Reginald de Koven
Calm and melodic, Reginald de Koven is named after the famous musician who frequented Bar Harbor in the early 1900s. Originally part of the master sitting room from 1903, crisp stripes and a square headboard create a simple, no-fuss atmosphere.
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Reginald de Koven
Reginald de Koven was a famous musician of his day and a long time visitor to Bar Harbor. De Koven was a composer, music critic, and founder of the Washington Symphony Orchestra.
De Koven and his wife visited Bar Harbor frequently after the turn of the century but never purchased their own cottage. They rented Cleftstone for the 1910 season, as Laura and Frank Ellis, the owners at that time were to travel abroad. During his time in Bar Harbor, de Koven would often give concerts at the Building of the Arts or other locations about town. Although not as well known as her husband, Mrs. de Koven was notable in her own right as a published writer of several books, including The Life and Letters of John Paul Jones.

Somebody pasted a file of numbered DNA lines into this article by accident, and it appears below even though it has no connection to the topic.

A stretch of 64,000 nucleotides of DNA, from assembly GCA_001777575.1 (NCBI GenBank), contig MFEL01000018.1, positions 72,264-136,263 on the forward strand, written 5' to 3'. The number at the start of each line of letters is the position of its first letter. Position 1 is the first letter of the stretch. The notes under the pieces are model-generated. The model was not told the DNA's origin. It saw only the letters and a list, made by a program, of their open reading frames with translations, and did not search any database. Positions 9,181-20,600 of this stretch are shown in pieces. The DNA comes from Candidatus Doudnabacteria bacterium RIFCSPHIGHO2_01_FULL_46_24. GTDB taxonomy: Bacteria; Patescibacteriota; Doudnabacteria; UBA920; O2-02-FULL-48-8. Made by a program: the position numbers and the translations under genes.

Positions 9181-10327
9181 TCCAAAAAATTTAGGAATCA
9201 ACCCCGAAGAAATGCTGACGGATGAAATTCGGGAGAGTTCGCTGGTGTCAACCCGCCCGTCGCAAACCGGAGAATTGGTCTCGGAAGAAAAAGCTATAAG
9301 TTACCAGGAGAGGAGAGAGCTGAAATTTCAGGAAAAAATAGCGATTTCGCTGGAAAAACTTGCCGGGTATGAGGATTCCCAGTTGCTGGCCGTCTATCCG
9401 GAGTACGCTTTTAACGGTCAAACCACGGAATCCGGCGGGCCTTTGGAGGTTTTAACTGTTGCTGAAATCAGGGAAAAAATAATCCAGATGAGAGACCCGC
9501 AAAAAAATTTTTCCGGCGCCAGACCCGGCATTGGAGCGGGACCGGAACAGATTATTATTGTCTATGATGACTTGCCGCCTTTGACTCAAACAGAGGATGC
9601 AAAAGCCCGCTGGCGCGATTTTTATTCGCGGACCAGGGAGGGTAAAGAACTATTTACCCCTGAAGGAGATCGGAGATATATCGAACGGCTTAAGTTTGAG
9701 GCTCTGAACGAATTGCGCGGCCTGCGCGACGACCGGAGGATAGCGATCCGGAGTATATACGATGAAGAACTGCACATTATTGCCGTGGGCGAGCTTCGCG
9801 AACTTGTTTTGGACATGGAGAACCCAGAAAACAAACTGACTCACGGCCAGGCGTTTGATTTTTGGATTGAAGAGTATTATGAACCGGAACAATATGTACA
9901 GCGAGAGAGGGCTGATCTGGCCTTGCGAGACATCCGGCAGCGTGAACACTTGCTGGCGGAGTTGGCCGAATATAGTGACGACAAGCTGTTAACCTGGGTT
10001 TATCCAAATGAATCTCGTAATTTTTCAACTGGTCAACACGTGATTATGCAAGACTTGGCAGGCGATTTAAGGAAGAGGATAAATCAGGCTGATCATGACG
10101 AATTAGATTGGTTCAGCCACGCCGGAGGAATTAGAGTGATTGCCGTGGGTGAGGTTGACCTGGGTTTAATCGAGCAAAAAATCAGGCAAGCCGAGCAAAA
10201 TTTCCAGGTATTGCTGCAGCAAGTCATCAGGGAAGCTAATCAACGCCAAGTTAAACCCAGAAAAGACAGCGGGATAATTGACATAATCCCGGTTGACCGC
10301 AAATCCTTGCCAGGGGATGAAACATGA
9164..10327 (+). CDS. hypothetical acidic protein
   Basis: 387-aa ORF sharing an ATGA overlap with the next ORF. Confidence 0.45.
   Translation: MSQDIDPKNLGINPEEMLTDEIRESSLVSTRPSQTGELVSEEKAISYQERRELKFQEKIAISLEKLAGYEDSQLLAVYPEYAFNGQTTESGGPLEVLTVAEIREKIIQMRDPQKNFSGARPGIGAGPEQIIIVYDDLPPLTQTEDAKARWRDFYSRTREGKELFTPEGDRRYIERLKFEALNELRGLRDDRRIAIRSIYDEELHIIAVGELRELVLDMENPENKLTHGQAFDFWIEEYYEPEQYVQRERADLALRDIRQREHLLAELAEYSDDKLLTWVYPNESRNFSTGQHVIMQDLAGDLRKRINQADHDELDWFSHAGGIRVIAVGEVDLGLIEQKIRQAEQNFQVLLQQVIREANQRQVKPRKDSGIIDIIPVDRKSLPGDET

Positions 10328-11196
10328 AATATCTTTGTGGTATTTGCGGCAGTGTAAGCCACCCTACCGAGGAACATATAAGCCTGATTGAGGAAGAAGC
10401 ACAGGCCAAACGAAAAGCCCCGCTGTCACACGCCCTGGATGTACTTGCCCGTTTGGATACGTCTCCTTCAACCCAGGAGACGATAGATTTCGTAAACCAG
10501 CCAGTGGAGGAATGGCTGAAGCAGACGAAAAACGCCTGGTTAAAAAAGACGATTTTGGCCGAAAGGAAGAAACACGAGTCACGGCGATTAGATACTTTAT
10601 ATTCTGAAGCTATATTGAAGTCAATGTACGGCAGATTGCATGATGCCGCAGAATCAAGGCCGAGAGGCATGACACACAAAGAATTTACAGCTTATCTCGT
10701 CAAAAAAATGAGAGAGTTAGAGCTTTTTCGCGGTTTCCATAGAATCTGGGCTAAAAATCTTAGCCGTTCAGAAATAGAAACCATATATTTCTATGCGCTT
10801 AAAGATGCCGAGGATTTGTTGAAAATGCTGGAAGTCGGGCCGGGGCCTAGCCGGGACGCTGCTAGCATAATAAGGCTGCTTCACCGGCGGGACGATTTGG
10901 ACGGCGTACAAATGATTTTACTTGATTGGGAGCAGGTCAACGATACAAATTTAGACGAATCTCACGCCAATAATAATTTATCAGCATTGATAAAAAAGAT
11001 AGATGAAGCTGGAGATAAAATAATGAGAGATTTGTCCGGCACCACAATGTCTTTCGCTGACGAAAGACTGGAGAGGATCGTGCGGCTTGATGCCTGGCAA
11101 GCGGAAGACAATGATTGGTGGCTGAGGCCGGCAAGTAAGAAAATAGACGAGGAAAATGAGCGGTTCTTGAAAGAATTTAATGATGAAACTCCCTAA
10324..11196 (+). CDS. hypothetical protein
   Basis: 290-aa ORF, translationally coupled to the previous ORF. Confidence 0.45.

During the years from 1907 through 1921, Frank Ellis and his wife Laura used the home infrequently, often leasing it to others. We do not know why they stayed away so often during those 14 years, except that for some years The Bar Harbor Record did report that they had traveled abroad. It was during this time that Laura Ellis divorced Frank and remarried. It is possible that turmoil in the first marriage and her new life in a second marriage helped to keep Laura away. Frank Ellis was apparently uninterested in Bar Harbor social life and it is not surprising that he did not use the summer home. Nonetheless, this period is a bit of a mystery as it was the longest absence from the property for Laura during the 47 years she was associated with Cleftstone.
During this period, the cottage was leased by several notables of the day besides the de Kovens, including Mrs. Robert Hall McCormick of Chicago and Colonel and Mrs. Clarence Wadsworth of Middletown, Connecticut.
During the season that the de Kovens were here at Cleftstone, there was an interesting turn of events. President Taft decided to visit Bar Harbor in the summer of 1910 and the Ellises, being loyal Taft supporters from Cincinnati, decided to come to Bar Harbor for this visit. As their cottage was leased to the de Kovens, the Ellises stayed at Clearfield in the Albert Meadow. The Ellises hosted a luncheon for President Taft and 100 guests at the Kebo Valley Club, and a dinner at the Jordan Pond house.
The de Koven room, along with the adjacent Blaine room, made up the former master bedroom sitting room that was added to the building in 1903.